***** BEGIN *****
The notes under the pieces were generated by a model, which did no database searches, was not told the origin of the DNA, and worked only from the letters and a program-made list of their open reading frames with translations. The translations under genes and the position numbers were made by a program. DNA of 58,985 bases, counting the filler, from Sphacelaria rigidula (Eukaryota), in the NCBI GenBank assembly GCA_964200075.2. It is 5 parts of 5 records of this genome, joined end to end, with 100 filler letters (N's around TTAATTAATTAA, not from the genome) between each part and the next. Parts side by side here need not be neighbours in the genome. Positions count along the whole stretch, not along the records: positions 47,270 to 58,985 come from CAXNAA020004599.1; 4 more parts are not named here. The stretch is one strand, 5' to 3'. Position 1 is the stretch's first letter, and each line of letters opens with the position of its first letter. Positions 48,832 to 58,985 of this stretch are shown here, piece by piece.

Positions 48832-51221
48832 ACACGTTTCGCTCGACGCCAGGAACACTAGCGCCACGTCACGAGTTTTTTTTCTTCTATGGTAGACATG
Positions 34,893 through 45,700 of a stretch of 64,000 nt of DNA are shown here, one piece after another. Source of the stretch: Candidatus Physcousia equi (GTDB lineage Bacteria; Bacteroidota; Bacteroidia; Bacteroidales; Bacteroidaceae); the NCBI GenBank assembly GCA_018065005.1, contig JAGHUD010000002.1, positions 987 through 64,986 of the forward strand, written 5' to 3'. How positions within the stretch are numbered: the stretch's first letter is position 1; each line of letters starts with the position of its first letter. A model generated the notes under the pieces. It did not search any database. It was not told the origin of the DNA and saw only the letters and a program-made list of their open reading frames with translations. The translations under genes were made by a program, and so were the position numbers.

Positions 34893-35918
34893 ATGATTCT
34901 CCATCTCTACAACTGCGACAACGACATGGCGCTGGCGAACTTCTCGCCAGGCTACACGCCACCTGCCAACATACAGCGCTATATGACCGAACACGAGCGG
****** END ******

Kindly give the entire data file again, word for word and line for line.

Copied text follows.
The notes under the pieces were generated by a model, which did no database searches, was not told the origin of the DNA, and worked only from the letters and a program-made list of their open reading frames with translations. The translations under genes and the position numbers were made by a program. DNA of 58,985 bases, counting the filler, from Sphacelaria rigidula (Eukaryota), in the NCBI GenBank assembly GCA_964200075.2. It is 5 parts of 5 records of this genome, joined end to end, with 100 filler letters (N's around TTAATTAATTAA, not from the genome) between each part and the next. Parts side by side here need not be neighbours in the genome. Positions count along the whole stretch, not along the records: positions 47,270 to 58,985 come from CAXNAA020004599.1; 4 more parts are not named here. The stretch is one strand, 5' to 3'. Position 1 is the stretch's first letter, and each line of letters opens with the position of its first letter. Positions 48,832 to 58,985 of this stretch are shown here, piece by piece.

Positions 48832-51221
48832 ACACGTTTCGCTCGACGCCAGGAACACTAGCGCCACGTCACGAGTTTTTTTTCTTCTATGGTAGACATG
Positions 34,893 through 45,700 of a stretch of 64,000 nt of DNA are shown here, one piece after another. Source of the stretch: Candidatus Physcousia equi (GTDB lineage Bacteria; Bacteroidota; Bacteroidia; Bacteroidales; Bacteroidaceae); the NCBI GenBank assembly GCA_018065005.1, contig JAGHUD010000002.1, positions 987 through 64,986 of the forward strand, written 5' to 3'. How positions within the stretch are numbered: the stretch's first letter is position 1; each line of letters starts with the position of its first letter. A model generated the notes under the pieces. It did not search any database. It was not told the origin of the DNA and saw only the letters and a program-made list of their open reading frames with translations. The translations under genes were made by a program, and so were the position numbers.

Positions 34893-35918
34893 ATGATTCT
34901 CCATCTCTACAACTGCGACAACGACATGGCGCTGGCGAACTTCTCGCCAGGCTACACGCCACCTGCCAACATACAGCGCTATATGACCGAACACGAGCGG